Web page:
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UNHAPPY: Property owners question City Hall’s move of revising assessment rates to almost 300 per cent
KUALA LUMPUR: PROPERTY owners in the city are jittery over the assessment rate hike which would take effect on Jan 1 next year.
Residents and businessmen also expressed concern over the quantum of the hike which has been speculated to go up as high as 300 per cent.
Over the past week a few residents called up Streets to say they received notices, which stated "Notice of revision of the Valuation List".
They highlighted that the letters only stated the valuation of the assessment based on the increase of market value that a new rate would take effect come Jan 1.
Bukit Bandaraya Residents' Association president Datuk Mumtaz Ali quoted a notice given to his neighbour living in a single-storey terrace house, which stated a proposed annual value of RM14,400.
The previous notice the neighbour received in July stated it as RM5,880.
"This means that most residents here will be paying about RM9 per square foot, from the previous RM3.60.
"They would be paying about RM864 compared to RM350.80 previously," he said.
"Not all who live in Bangsar are young and rich. We have a sizeable population of old folk in the neighbourhood who live on modest means.
"A hike of such a quantum can be especially stressful and burdensome for them.
"This means we would have to stretch whatever stipend we live on, ask money from our children or cut our retirement short and seek jobs," said the 60-year-old.
Mumtaz also remarked that Federal Territories Minister Datuk Seri Tengku Adnan Tengku Mansor had previously said that property prices in KL had hit the roof and residents would eventually have to pay the corresponding value.
"This may apply for commercial property but what happens if you own a home and have been living there for decades and you only own one property?
"And if they say such an increase is to deter speculation what is the reason for the Real Property Gains Tax?
"The hike would commercialise neighbourhoods like Bangsar.
"Residents who can't afford to maintain their properties, thanks to the hike, would have to sell their properties and commercial establishments to those who have ready capital."
Brickfields Rukun Tetangga chairman S.K.K. Naidu said that to increase assessment rates of properties in such a quantum would add the burden to city folk's high cost of living.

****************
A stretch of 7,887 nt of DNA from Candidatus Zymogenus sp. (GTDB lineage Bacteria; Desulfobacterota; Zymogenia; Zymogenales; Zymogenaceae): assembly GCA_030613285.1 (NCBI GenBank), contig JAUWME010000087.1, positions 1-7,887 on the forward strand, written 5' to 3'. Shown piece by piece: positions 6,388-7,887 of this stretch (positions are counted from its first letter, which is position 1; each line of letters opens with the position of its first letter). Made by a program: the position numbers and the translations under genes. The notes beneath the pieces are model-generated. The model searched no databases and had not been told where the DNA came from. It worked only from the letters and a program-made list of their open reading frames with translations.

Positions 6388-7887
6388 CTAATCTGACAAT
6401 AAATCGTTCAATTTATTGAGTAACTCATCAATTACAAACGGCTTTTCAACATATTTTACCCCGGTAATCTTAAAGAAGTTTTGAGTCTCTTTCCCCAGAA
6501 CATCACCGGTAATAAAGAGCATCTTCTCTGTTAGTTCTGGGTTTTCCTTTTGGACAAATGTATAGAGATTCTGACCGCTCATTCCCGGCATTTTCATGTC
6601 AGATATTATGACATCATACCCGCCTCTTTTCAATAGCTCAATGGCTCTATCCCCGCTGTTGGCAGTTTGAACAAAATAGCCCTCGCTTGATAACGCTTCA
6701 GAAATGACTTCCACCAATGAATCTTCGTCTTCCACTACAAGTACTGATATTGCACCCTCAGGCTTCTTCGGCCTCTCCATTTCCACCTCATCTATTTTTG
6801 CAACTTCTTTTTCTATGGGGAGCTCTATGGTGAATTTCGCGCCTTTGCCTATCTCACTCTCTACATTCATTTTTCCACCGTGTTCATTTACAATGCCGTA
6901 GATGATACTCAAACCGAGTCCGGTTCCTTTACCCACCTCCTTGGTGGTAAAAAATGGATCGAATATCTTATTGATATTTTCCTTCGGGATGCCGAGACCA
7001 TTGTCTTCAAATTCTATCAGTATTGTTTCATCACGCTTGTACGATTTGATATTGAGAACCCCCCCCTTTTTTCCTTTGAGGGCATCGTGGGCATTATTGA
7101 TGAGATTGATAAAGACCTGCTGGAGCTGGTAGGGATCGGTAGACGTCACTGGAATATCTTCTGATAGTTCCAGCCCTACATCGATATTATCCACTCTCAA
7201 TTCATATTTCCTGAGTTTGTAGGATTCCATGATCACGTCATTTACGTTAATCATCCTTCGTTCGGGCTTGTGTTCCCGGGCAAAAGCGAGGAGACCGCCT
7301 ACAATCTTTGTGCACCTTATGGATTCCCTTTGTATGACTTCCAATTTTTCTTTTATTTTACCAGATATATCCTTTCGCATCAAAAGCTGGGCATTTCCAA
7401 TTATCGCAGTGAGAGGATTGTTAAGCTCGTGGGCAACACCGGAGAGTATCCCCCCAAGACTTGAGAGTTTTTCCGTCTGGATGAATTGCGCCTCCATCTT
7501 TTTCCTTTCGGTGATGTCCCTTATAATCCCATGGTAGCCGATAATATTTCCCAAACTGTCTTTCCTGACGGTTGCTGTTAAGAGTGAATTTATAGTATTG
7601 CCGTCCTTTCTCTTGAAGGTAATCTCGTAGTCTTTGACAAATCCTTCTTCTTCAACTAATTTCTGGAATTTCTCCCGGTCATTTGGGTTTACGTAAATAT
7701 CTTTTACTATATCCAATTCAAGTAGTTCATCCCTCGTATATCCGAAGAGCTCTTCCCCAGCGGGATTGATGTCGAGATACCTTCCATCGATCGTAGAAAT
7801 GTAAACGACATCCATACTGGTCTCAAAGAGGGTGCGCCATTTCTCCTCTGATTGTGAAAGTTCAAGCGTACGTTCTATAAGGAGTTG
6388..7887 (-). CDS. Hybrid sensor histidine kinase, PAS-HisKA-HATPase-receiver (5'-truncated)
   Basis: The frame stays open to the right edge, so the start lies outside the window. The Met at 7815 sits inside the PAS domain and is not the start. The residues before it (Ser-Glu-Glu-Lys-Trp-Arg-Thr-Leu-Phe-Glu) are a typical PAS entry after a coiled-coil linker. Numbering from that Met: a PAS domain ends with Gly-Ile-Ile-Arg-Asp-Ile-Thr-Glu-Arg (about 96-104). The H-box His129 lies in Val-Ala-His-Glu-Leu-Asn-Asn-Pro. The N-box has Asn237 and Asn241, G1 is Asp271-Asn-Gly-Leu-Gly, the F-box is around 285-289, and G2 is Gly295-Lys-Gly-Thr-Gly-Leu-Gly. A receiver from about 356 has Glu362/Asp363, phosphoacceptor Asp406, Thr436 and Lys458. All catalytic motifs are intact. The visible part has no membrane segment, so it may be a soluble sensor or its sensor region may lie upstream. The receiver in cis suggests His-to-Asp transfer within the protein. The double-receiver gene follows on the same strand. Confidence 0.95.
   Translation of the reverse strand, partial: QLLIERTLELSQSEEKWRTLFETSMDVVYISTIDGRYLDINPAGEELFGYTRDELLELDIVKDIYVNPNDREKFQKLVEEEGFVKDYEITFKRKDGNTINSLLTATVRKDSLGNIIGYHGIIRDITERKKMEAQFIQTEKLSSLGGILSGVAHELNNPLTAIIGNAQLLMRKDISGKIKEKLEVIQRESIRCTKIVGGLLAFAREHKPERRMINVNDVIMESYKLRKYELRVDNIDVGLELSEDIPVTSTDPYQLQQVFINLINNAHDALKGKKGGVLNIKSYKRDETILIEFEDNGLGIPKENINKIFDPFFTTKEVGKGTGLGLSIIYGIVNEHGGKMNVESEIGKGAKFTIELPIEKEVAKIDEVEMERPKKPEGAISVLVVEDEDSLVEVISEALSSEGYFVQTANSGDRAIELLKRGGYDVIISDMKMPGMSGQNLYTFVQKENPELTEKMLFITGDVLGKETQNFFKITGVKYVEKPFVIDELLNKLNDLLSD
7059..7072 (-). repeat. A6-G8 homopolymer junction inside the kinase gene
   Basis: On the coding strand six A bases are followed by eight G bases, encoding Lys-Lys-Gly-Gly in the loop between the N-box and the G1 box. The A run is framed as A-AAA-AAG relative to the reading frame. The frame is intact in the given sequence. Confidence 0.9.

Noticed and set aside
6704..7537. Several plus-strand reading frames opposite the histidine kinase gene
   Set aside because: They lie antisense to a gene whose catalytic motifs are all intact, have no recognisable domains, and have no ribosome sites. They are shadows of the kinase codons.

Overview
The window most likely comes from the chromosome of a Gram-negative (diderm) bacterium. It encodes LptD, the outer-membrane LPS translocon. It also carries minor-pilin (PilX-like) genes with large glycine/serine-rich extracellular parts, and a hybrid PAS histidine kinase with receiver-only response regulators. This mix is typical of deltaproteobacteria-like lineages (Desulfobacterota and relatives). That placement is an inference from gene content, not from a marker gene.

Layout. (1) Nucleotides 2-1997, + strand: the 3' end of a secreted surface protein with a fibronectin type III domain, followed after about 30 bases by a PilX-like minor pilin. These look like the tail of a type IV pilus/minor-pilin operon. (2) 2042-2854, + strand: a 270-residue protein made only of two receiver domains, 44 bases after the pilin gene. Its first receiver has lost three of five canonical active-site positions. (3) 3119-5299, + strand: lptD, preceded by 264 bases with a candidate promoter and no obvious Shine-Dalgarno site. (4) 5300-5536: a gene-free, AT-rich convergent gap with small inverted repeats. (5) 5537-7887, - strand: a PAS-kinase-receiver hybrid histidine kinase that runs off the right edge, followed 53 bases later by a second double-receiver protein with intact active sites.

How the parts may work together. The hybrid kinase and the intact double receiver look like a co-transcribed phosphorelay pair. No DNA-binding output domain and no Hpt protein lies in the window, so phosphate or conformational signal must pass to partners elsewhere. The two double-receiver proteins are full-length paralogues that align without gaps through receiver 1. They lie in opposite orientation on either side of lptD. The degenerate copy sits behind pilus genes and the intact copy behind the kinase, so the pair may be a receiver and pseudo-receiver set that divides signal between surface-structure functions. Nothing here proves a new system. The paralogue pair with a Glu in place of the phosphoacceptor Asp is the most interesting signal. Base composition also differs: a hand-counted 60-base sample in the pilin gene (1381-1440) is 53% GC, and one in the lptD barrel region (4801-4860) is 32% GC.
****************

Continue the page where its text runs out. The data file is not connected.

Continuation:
"Now with the hike in petrol and the cut in sugar subsidies, this additional increase would mean that there would be harder times ahead and more urban poor.
"A small 10 per cent hike on a yearly basis is understandable but an immediate 100 to 300 per cent hike is burdensome," he said.
Naidu also claimed that City Hall's service and maintenance had been lacking over the past six months and it could not use the lacklustre services it had offered to justify the hike.
James Ng, a resident of Taman Tun Dr Ismail, said it was better for City Hall to wait for the objections that are to be sent in by Dec 17 before announcing when the new rates take effect.
"To readjust the rates in the July 2014 bill after objections and a public hearing would be silly.
"They should look into the objections before imposing the hike," he said, adding that based on his notice his new assessment bill would be RM2,400 compared to RM1,000 previously.
The 59-year-old condo owner suggested to the residents' association and his member of parliament to start a petition drive to urge the government to defer its decision until a dialogue has been held.
R. Chandra, who owns an office lot in Brickfields, said he did not agree to such a hike.
"There is enough commercial property so there is no issue of them not getting enough money from assessment.
"If they say they are not making enough then there must be leaks within the City Hall coffers," said 45-year-old, who has a realty business.
Chandra said City Hall increased the rates for commercial buildings about five years ago.
He has yet to receive any letter or information on the quantum of the hike for commercial properties.